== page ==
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Introduction

The Continuous Airworthiness Management Organization “CAMO” is essentially responsible for 4 primary functions - Planning, Technical Records, Engineering, and Reliability. These groups work together to ensure that the Aircraft remain fully compliant with all requirements concerning the aircraft maintenance management and associated oversight.

Within the CAMO the Maintenance Planning, Technical Records, Engineering & Reliability groups work together to ensure that the aircraft remain fully compliant with all requirements concerning the aircraft maintenance management and associated oversight.

Within the CAMO department the Maintenance Planning Group has a range of responsibilities including:

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Introduction

With modern aircraft the basic aircraft provides CAT II/CAT III as inherent functions of the basic design standard of the aircraft.

Therefore, typical related “Autoland” tasks are covered by the respective AMM Task driven from the maintenance program.

Typically, it is not necessary for the introduction of additional or special recommendations for scheduled maintenance tasks.

Never the less, operators are expected to demonstrate compliance with supplemental national requirements whenever applicable.

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Considering the relationship between Aviation Quality and Aviation Safety, together with the relationship between Quality Assurance Auditing and Safety Assurance Auditing in Aviation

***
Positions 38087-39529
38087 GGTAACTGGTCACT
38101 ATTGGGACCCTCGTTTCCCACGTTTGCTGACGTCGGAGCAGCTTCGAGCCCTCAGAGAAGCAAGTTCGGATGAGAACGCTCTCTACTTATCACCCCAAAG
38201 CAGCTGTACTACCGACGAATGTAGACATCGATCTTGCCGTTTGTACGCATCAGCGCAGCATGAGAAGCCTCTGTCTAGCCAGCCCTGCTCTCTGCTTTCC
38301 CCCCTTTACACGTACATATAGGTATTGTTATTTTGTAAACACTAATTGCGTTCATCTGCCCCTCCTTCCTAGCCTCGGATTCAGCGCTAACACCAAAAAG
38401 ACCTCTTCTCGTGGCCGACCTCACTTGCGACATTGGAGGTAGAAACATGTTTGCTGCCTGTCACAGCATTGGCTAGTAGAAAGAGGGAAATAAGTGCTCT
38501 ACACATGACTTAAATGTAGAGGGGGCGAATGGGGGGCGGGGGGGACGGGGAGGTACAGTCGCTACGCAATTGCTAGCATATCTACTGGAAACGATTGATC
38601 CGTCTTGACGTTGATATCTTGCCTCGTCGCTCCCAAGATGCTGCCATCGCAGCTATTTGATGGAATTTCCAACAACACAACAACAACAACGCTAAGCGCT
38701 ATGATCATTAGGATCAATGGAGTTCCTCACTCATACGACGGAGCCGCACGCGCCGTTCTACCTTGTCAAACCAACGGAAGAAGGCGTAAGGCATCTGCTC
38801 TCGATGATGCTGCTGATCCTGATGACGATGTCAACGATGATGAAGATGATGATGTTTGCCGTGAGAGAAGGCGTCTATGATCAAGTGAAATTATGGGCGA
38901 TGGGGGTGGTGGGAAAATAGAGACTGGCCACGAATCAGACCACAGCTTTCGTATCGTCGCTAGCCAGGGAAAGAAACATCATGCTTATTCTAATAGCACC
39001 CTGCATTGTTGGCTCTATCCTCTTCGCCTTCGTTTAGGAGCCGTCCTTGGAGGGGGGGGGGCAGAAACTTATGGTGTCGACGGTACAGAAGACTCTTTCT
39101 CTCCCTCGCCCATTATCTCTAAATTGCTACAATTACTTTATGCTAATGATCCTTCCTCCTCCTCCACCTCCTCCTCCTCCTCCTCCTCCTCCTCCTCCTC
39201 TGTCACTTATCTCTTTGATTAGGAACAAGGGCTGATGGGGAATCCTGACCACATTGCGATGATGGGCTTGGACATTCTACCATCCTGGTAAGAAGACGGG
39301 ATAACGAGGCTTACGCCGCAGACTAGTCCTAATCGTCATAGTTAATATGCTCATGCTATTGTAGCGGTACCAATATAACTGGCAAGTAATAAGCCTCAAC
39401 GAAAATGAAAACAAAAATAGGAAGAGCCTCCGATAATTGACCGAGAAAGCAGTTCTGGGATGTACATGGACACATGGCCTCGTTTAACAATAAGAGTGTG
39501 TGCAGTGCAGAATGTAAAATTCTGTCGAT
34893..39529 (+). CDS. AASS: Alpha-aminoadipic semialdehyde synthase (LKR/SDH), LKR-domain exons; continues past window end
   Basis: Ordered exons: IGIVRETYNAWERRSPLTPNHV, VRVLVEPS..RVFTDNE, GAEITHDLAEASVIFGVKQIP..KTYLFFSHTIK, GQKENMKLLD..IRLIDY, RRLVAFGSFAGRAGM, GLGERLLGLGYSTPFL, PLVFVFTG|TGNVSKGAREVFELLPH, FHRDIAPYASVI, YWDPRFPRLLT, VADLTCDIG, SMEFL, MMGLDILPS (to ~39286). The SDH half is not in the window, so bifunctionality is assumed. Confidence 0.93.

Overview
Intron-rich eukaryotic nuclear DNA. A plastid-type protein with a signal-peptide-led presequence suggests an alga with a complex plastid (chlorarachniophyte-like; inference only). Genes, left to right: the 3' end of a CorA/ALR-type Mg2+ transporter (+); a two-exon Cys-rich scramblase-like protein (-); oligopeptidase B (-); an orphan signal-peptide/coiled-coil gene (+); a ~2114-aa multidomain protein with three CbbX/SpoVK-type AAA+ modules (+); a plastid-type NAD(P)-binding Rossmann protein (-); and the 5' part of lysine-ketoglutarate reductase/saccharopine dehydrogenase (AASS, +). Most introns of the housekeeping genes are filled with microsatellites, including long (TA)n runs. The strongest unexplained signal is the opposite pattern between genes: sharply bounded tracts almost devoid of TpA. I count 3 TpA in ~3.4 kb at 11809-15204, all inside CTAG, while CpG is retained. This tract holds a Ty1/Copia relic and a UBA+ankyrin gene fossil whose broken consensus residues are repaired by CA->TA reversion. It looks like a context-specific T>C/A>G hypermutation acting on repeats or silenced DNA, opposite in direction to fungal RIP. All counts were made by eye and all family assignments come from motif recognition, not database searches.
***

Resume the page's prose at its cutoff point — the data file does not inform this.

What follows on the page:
Often it is apparent there is some confusion between the specific functions of the two different undertakings namely a quality assurance management system and that of a safety assurance management system.

So consider that Quality is essentially looking at compliance, and Safety is looking at Risk.
In essence Quality Assurance is determining gaps based on non compliance with either the regulatory requirements or organisational requirements.

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SofemaOnline - www.sofemaonline.com takes a look at the rules

Operator Obligations

An Operator must establish procedures and instructions to be used for Low Visibility Take-Off and Category II and III operations.

These procedures must be included in the Operations Manual with approval by the Authority.

The procedures shall contain the duties of flight crew members during taxiing, take-off, approach, flare, landing, roll-out and missed approach as appropriate.